Zwick Staff 2016-01-25 04:45:51
Tensile testing continues to play a substantial role in qualifying performance and ensuring quality production. As auto makers strive to meet increasingly stringent requirements for weight reduction with a range of high strength lightweight materials, many manufacturers are moving to a mixed materials environment. A mixed materials environment requires understanding the limitations and advantages of specific materials ranging from metal alloys to composites and the methods available to join them. Tensile testing has long been employed to characterize the strength and performance of materials. As advanced materials and novel alloys take their place in automotive manufacturing, tensile testing continues to play a substantial role in qualifying performance and ensuring quality production. Mixed material strategies are emerging to support manufacturer compliance with new CAFE standards for fuel efficiency. The result is increased demand for materials that perform reliably at a fraction of the weight. Tensile tests support such analyses, especially when it comes to assessing weld integrity and evaluating other joining methods. The most advanced testing systems must support the high throughput test environment mandated by both materials selection routines and quality management processes for lightweighting initiatives. Rapid test and positioning speeds, coupled with fast return, reduce cycle times for testing. Intelligent features such as recognition of the complete test environment, sophisticated strain-rate control, and online compensation for changes in specimen properties enable lab managers to spend more time focusing on results analysis than test setup. The tensile test can provide information that will be used in design parameters and to demonstrate that a material or component complies with the requirements of the appropriate specification; it may therefore be either a quantitative or a qualitative test. In recent years, aluminum has become a mainstream material for the production of body and chassis components in passenger vehicles. The use of aluminum introduces new challenges in the area of joining. As aluminum is not an ideal material for welding, automakers prefer redundancy in fastening solutions. The introduction of aluminum requires new joining techniques including self-piercing rivets and adhesives. A number of technology improvements in the area of adhesives have further supported the migration to mixed materials. When Jaguar Land Rover rolled out production of its Range Rover L405 model, the company moved to an all-aluminum monocoque body structure that required substantial amounts of adhesive to achieve proper joining. Alcoa has introduced a pretreatment bonding technology, known as Alcoa 951, which enables more durable bonding of aluminum components in vehicles, can reduce spot weld points, and also reduces manufacturing costs. Tensile testing can also be used to test the strength of composite materials and bonds. Composites are following the classic adoption curve within the automotive industry. Entry occurred first in the racing and performance classes, with mainstream market applications emerging more recently. Carbon fiber-reinforced plastics (CFRPs) deliver the benefits of high strength with ultra-low weight, but require costly technology investments. Low volume production makes it difficult to exercise economies of scale using CFRPs in select applications. Supply chain optimization, refinement of manufacturing techniques, and installation of quality assurance infrastructure are key to volume applications of CFRPs in the automotive industry. BMW has invested substantially in each of these areas. Last year, the automaker announced its i3 and i8 all-electric vehicles, both of which have bodies consisting solely of CFRPs. Vehicles are constructed of two major units—a CFRP-based passenger portion and an aluminum-based drive module. Joining steel, aluminum, and alloy-based components poses one set of challenges, while joining metals to composites creates new ones. Structural adhesives must be thoroughly characterized to assess their capacity to cohesively join dissimilar surfaces, manage the varying expansion rates of the materials to which they are bonded, and enable the properties profile required by the application. Adhesives create specific quality control challenges, not the least of which is environmental. Temperature control is necessary to ensure correct bonding and curing of adhesives on a tight time schedule. Maintaining uniform adhesive thickness is also critical. Adhesives can be problematic with regard to lightweighting initiatives, because bonding compounds typically weigh more than rivets or spot welds. Adhesive quality control begins with the supply chain. Adhesive properties need to be standardized to ensure consistency and integrity in the bonding process. Testing of joints between materials usually requires destructive testing and knowledge of mechanical engineering. As new adhesives are developed, quality control of advanced materials will require greater knowledge of chemical engineering. Tensile testing employs test specimens that bear a specialized shape designed to induce deformation and failure as close to the center of the specimen as possible. Tensile tests may also be used to evaluate the performance of components. In component testing, the goal is often to determine whether basic properties, such as ultimate tensile strength, fall within a range of acceptable values for manufacturing. Quality assurance initiatives in the automotive industry frequently employ tensile tests as a means of determining weld integrity. Daimler uses a tensile test to assess the strength of welded components. When forming properties of metals are of interest, tensile tests represent a useful technique, as these tests may be utilized to determine n- and r-values. The n-value describes the work hardening during plastic deformation up to uniform elongation, while the r-value describes the vertical anisotropy. The n-value is determined from the tensile stress data and strain values while measurement of the transverse strain on the tensile specimen determines the r-value. Both contact and noncontact extensometers may be employed to measure axial and transverse strain, respectively. Fiber-reinforced composites provide high strength and stiffness in combination with low weight. Composites are anisotropic, exhibiting different properties in different directions. They also consist of thin fibers which are either directionally or randomly oriented. Due to their anisotropic nature and wide range of fiber orientations, thorough analysis of composite properties requires that these materials be subjected to a spectrum of tests. While the typical tensile test does not represent sufficient input for robust characterization of fiber-reinforced composites, the results from a tensile test do support material specifications, qualification and certification of carbon fiber used for the manufacture of such composite materials. Tensile tests on unidirectionally reinforced materials such as pultruded rods or resin-impregnated fiber tows require a great deal of experience in the selection of a suitable clamping fixture. In many cases the specimen must be protected by tabs to avoid premature fiber breakage in the clamped area. There are, however, solutions which avoid the use of these tabs and the associated extra specimen preparation, delivering efficiency gains in test setup. Once selection of the proper clamping fixture is complete, the next step is to identify a means of measuring strain. Signal conditioners and electronics for measurements with strain gages, clipon extensometers and user-friendly damage-resistant mechanical and optical extensometers represent available options for strain measurement. Measurements on metals and composite materials alike benefit from the use of extensometry solutions that measure up to the point of specimen failure. Extensometry solutions must offer a high degree of robustness in operation. Leading extensometry solutions feature sensor arms that remain on the specimen until after break, providing an optimum means of measuring strain. The sensor arms are applied automatically at the start of the test and move to a safe park position once the test is complete. Advanced control software is also available from suppliers of leading edge tensile testing solutions. Software may support conformance to a wide range of international standards for tensile testing. From ASTM E8 and ISO 6892-1 for metals to a variety of standards for plastics, composites, textiles and paper, software can provide test programs to simplify the process of testing in accordance with standards. Typical standards used for tensile testing: • ASTM E8, Tension Tests of Metallic Materials • ASTM E21, Standard Test Methods for Elevated Temperature Tension Tests of Metallic Materials • NASM1312-18, Standard Practice, National Aerospace Standard, Fastener Test Methods; Method 18, Elevated Temperature Tensile Strength • NASM1312-8, Standard Practice, National Aerospace Standard, Fastener Test Methods, Method 8, Tensile Strength • ASTM A 370, Standard Test Methods and Definitions for Mechanical Testing of Steel Products, Sections 5-13 Tension • ASTM D 638, Standard Test Method for Tensile Properties of Plastics • ASTM F 606 / F 606 M, Standard Test Methods for Determining the Mechanical Properties of Externally and Internally Threaded Fasteners, Washers, Direct Tension Indicators, and Rivets • ASTM D 3039/D 3039M, Standard Test Method for Tensile Properties of Polymer Matrix Composite Materials For more information, call (770) 420-6555, email firstname.lastname@example.org or visit www.zwick.com.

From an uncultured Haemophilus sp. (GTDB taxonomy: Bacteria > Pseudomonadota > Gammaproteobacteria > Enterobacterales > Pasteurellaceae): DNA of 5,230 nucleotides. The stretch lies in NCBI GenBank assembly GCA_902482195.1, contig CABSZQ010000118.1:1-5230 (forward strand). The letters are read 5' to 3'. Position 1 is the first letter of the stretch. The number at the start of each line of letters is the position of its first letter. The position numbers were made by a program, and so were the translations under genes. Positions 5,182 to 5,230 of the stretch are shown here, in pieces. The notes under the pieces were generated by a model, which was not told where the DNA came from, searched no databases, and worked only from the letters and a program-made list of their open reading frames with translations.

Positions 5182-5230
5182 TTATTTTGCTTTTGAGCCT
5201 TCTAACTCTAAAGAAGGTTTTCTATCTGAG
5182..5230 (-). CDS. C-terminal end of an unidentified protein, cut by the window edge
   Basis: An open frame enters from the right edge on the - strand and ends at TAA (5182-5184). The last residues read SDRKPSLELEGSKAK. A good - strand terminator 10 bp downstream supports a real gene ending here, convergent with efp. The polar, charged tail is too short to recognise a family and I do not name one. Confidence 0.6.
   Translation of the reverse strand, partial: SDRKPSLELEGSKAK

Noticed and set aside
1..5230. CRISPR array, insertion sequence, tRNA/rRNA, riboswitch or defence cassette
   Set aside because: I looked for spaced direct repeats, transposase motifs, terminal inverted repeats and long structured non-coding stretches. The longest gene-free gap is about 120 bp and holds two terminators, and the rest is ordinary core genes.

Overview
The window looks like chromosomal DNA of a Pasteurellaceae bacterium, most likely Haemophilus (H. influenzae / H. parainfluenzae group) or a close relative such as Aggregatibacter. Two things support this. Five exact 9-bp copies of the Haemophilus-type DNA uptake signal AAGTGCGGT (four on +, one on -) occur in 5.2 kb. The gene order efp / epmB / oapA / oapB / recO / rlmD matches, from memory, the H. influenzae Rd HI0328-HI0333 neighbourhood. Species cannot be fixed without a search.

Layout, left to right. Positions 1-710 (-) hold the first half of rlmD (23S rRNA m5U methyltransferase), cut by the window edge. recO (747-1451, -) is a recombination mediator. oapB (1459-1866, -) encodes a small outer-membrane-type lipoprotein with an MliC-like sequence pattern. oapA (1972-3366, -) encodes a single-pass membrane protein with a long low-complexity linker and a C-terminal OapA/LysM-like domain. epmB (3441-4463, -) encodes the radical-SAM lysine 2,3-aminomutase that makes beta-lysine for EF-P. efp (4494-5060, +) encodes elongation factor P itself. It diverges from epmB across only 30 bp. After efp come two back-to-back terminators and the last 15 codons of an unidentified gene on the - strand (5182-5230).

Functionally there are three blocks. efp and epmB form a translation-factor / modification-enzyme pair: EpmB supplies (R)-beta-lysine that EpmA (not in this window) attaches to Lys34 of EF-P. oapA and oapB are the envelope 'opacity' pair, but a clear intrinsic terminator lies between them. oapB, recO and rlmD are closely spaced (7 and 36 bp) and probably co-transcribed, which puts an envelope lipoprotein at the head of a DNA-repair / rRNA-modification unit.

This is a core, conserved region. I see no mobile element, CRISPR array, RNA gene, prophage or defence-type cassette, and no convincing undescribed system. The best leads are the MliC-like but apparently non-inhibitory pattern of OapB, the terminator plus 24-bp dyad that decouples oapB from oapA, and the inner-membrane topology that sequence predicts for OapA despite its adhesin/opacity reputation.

Published by QualityMagazine. View All Articles.
This page can be found at http://digital.bnpmedia.com/article/Tensile+Testing+Supports+Auto+Lightweighting/2377399/288358/article.html.